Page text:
Tundra Books, the children’s publishing division of Penguin Random House Canada, whose imprints also include Puffin Canada and Penguin Teen, takes great pride in being creator-centric and prioritizing the artistic vision of our authors and illustrators. We want to be a safe space where creators can feel comfortable taking artistic risks, try new things, and publish from the heart.

It is in this spirit of creative freedom that unique projects can evolve and find a home. Some examples include the Narwhal and Jelly series, a trailblazer in the early graphic novel category; Lucy Crisp and the Vanishing House, a YA novel that includes 40 of author Janet Hill’s original oil paintings; and this month’s The Barnabus Project, an epic 72-page picture book adventure from the internationally acclaimed Fan Brothers, joined for the first time by their brother Devin Fan.

It helps that four of PRH Canada’s employees are creators themselves, who know what it feels like to bring their work to publishers and who have gone through the process of developing, marketing, and selling their own books.

Marketing and publicity director Vikki VanSickle—who is also the author of the Tundra picture books If I Had a Gryphon, Teddy Bear of the Year, and the upcoming Anonymouse—explains, “As an author, I have done almost every kind of event and promotion under the sun, and so when I ask a creator to participate in something, I can provide personal knowledge of the pros, cons, and all the potential outcomes.”

Publicity manager Evan Munday—author of the Dead Kid Detective Agency middle grade series published by ECW Press—has a similar approach. “I have a firsthand experience of the uncertainty and doubt that can come up once your book is out in the world,” he says. “I try to approach my work as a publicist keeping those feelings front of mind.”

John Martz, art director and illustrator of many picture books, including Tundra’s How to Give Your Cat a Bath, draws on his personal experiences as an author and illustrator to inform his interactions: “Of my many responsibilities as art director, the one that is most informed by my life as a creator is trying to be an effective advocate for our artists, their rights, and their time. I hope that it’s something that makes Tundra a welcome home for an illustrator.”

Book designer Kelly Hill, creator of a series of board books inspired by Anne of Green Gables has a similar outlook. “I’ve been a book designer at Penguin Random House Canada for much longer than I’ve been a published author and illustrator,” she says. “When my own books came out, there was a shift in my perspective. As a book designer, it’s always been my goal to create a book design that the author loves, but now that I understand the experience and vulnerability of being an author, it’s even more important to me to get that right.”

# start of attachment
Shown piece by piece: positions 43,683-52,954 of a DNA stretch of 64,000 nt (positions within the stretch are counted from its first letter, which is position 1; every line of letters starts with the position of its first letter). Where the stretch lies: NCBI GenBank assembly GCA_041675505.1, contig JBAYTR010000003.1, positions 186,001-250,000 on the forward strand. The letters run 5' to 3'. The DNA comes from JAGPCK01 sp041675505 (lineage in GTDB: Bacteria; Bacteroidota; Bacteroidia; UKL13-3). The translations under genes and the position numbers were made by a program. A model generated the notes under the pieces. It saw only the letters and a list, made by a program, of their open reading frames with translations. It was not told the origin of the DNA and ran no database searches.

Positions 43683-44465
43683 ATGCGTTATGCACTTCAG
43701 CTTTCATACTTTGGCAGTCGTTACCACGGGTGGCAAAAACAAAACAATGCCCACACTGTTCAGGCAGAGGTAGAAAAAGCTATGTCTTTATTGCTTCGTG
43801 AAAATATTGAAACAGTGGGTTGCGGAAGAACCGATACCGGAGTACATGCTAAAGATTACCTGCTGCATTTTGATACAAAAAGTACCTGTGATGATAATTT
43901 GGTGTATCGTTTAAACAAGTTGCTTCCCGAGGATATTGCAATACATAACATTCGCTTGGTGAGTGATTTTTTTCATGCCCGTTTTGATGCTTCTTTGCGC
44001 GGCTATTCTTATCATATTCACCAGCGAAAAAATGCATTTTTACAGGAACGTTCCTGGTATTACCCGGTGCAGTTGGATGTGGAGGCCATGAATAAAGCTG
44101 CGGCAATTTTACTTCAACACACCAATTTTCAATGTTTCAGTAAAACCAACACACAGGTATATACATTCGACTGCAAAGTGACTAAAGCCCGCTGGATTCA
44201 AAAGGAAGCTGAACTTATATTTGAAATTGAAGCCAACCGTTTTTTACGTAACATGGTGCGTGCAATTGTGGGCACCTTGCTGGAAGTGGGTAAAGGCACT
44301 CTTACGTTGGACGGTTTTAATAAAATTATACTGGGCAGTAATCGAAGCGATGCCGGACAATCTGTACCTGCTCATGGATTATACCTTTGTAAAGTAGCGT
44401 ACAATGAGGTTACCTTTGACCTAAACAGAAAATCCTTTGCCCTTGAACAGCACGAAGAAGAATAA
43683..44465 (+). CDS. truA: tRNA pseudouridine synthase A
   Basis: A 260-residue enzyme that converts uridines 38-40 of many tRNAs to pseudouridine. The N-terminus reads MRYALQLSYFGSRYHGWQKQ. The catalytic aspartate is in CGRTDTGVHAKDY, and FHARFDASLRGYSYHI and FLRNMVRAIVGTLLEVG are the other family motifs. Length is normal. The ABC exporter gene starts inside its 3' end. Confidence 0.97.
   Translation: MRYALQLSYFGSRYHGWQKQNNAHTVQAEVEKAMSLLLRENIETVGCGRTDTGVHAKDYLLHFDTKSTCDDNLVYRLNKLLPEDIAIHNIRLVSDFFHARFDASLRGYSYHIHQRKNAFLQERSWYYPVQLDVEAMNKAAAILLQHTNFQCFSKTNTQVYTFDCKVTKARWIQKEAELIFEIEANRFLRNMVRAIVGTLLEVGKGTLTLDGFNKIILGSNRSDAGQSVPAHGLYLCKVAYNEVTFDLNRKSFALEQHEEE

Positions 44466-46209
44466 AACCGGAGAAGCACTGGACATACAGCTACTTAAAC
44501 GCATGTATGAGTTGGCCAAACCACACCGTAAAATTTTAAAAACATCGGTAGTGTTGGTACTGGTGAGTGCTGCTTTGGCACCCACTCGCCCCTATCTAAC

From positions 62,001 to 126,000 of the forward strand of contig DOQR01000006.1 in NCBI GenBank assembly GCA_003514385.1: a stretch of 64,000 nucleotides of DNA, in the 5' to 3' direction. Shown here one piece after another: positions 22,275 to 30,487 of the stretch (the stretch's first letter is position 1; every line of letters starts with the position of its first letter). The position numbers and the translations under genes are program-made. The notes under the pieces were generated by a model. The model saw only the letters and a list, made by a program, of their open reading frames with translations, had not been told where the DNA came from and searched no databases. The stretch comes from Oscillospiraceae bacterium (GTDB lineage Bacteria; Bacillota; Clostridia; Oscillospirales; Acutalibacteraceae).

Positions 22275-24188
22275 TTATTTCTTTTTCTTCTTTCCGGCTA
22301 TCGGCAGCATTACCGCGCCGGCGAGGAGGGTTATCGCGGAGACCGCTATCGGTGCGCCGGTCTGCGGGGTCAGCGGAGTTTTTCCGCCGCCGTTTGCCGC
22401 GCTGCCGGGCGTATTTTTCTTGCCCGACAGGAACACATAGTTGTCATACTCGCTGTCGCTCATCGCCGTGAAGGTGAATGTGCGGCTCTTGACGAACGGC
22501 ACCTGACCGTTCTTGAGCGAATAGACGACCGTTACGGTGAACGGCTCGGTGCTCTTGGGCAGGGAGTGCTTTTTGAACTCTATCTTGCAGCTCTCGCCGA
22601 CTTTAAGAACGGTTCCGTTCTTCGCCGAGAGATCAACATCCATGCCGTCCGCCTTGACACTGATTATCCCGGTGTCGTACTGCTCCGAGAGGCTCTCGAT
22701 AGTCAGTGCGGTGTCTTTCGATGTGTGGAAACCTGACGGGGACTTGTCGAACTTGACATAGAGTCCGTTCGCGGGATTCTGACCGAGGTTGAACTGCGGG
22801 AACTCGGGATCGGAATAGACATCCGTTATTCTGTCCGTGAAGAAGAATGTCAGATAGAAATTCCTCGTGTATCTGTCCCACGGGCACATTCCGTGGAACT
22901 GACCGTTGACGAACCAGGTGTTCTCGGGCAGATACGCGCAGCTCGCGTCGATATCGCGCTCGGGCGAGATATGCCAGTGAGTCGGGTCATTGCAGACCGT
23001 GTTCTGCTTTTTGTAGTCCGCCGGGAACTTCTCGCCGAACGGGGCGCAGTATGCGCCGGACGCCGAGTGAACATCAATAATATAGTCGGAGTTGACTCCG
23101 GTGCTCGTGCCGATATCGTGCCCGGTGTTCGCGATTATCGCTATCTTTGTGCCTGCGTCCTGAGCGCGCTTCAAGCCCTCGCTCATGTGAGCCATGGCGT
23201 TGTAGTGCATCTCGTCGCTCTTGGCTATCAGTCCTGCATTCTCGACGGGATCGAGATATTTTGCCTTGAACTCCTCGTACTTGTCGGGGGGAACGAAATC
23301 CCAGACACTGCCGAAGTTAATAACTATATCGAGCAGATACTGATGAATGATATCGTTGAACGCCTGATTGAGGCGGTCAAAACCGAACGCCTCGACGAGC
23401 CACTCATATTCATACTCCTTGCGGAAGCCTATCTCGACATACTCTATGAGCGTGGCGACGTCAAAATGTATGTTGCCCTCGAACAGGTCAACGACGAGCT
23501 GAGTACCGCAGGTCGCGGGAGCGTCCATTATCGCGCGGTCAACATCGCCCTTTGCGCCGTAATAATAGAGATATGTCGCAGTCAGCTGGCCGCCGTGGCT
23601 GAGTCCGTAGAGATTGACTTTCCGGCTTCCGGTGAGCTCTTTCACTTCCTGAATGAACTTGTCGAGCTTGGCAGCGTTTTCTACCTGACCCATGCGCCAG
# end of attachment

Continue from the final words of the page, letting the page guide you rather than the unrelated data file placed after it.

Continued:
All agree that working in-house has given them a deeper appreciation of the commitment and passion of their colleagues and the children’s publishing community. VanSickle says, “I know firsthand how much everyone wants your book to succeed and works very hard to make that happen, but the truth is a lot of success has to do with timing and luck, and neither of those can be controlled or even accurately predicted.”

Munday agrees: “Publicists can—and do—put in the same amount of effort into two titles, and one can become a bestseller and the other not. All you can do is make sure you’re doing the best job you can.”

Martz says that his job “has given me a newfound empathy for all the art directors and editors I’ve worked with in the past. Being on this side of the industry has significantly tempered my expectations for immediate feedback on my work.”

Hill says, “I have a realistic expectation of what it is to publish a book among hundreds of other beautiful and clever children’s books every season. But knowing my colleagues and understanding that they want my books to succeed as much as I do makes for the best possible publishing experience.”

Tara Walker is vice president and publisher of Penguin Random House Canada Young Readers.

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